But if a number of students who do experience alienation choose 2 for some items and 5 for other items in the alienation subscale, with 2 indicating lower levels of alienation, either they are not interpreting the question correctly or the researcher has not worded items in the subscale clearly. The researcher should doubt whether alienation has been reliability measured in his survey if many students have chosen responses that indicate low alienation and high alienation. The responses contradict each other, so did he or did he not experience alienation? Here is Dave talking a bit more about common problems with research surveys:

Validity in operationalizing latent variables

There are many types of validity, and you can learn more about validity from Dave’s vlog, but I want to briefly mention here how validity relates to the operationalization of variables. There is internal validity and external validity. If you measure a concept reliability, you are accurately measuring a concept and therefore your project has high internal validity (with regards to measurement).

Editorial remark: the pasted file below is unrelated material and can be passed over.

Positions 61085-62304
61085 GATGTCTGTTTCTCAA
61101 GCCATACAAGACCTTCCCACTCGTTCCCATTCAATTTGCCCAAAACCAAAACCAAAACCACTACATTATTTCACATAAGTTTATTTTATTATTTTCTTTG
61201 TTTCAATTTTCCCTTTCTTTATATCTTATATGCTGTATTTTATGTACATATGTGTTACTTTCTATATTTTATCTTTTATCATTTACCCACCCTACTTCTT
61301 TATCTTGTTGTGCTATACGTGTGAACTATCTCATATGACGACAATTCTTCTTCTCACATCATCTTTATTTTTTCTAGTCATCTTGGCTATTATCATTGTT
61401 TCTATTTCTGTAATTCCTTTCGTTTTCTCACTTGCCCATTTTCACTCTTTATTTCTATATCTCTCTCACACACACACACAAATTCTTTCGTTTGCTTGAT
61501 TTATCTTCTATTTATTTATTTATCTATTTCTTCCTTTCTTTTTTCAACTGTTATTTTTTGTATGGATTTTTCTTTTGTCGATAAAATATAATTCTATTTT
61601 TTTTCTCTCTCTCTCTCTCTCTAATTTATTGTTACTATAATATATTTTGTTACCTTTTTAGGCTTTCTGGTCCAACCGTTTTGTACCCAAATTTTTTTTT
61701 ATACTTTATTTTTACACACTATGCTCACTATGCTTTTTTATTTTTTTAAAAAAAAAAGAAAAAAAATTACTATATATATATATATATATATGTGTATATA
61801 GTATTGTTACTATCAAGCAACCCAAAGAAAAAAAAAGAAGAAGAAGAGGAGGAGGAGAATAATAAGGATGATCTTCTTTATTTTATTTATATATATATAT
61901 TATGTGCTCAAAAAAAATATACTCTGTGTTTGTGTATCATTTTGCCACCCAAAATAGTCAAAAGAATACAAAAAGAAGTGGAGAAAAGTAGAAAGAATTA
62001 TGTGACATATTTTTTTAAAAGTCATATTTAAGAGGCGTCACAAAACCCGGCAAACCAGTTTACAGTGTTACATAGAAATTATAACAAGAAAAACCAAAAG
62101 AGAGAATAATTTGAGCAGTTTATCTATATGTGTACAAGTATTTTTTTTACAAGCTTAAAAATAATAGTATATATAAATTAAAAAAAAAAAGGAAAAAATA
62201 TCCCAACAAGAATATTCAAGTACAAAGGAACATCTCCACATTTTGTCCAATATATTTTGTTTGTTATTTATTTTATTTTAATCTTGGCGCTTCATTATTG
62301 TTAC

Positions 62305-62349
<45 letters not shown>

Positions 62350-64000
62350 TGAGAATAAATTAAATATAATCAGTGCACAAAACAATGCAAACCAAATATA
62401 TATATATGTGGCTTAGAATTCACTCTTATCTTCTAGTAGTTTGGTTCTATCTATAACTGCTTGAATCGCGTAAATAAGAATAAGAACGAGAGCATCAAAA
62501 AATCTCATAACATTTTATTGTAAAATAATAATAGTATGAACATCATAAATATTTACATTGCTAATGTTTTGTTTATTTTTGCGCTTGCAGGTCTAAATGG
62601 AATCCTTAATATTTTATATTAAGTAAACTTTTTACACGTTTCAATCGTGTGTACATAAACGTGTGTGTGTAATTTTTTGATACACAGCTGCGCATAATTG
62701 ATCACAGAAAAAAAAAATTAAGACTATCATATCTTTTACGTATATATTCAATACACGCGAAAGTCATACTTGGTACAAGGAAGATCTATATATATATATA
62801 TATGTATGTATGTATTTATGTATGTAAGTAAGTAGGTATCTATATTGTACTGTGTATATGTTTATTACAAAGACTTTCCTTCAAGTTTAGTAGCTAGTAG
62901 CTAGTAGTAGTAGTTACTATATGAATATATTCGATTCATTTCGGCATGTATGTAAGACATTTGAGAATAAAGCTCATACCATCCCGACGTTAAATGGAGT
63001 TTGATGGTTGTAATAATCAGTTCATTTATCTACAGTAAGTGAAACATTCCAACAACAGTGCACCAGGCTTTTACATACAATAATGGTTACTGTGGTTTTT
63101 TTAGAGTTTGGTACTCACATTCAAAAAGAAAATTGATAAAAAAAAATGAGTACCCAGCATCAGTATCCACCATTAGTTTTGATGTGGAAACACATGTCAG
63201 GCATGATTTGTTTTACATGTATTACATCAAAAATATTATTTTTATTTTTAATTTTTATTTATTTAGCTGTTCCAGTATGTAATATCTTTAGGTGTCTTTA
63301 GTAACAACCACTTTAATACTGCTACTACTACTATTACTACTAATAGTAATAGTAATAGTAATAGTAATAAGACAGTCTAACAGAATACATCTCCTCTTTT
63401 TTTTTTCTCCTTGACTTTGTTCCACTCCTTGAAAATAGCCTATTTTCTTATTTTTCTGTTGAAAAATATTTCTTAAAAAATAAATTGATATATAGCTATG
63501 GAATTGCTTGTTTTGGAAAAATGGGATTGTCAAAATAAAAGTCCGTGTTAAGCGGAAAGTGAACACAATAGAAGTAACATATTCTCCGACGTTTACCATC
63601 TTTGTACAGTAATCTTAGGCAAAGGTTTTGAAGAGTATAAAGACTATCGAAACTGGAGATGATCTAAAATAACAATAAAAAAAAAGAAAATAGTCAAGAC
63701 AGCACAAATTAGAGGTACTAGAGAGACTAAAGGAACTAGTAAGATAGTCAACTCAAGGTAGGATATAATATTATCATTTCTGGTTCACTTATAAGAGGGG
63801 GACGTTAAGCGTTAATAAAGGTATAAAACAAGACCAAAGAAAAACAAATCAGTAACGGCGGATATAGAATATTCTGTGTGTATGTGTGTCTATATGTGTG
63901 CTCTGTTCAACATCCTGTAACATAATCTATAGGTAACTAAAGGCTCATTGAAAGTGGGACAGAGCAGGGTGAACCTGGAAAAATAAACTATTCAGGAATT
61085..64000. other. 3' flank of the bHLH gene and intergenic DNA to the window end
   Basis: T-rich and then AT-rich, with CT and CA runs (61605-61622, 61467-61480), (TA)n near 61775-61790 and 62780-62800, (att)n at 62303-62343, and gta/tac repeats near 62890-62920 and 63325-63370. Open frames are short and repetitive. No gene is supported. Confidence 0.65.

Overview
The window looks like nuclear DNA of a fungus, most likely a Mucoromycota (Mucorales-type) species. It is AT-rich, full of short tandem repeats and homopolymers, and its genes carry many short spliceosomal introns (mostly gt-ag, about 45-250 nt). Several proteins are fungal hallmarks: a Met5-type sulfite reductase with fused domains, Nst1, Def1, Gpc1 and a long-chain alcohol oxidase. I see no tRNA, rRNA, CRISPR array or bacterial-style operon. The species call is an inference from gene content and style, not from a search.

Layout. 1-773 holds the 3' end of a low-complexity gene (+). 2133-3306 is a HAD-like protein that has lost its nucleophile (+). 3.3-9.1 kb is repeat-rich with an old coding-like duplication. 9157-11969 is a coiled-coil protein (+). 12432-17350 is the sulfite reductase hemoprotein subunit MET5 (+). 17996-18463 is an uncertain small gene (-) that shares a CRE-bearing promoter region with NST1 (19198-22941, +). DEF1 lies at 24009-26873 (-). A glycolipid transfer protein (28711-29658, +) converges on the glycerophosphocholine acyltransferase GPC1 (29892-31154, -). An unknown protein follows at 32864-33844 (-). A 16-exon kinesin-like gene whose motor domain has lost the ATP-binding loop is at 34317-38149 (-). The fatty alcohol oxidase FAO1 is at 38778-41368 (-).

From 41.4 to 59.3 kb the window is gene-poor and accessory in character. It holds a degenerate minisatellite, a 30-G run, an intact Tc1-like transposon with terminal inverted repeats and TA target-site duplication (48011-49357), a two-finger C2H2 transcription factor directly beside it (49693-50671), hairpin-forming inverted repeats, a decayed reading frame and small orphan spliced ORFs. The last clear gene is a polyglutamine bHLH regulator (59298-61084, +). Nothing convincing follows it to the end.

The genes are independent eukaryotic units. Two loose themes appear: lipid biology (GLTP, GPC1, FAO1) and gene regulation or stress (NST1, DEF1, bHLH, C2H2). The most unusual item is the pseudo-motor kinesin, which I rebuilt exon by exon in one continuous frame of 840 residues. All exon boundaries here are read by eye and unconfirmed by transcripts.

Where a problem can arise is in those instances when the way you have operationalized a latent variable is different from how other researchers have operationalized the variable. If you cannot compare the results of your research with another’s’ results because of a discrepancy in operationalization, your study may end up having low external validity. It doesn’t measure the concept as others do and may not be accurately measuring the construct at all.


As Dave discusses in his vlog, there can be a big divide between thinking about a theory and measuring the concepts embedded in that theory. Theories can be grand and overarching. They help guide our thinking about what needs to be known, what might happen, and how to go about operationalizing and studying phenomena. It can be difficult to operationalize elements of a theory or apply that theory to your area of research.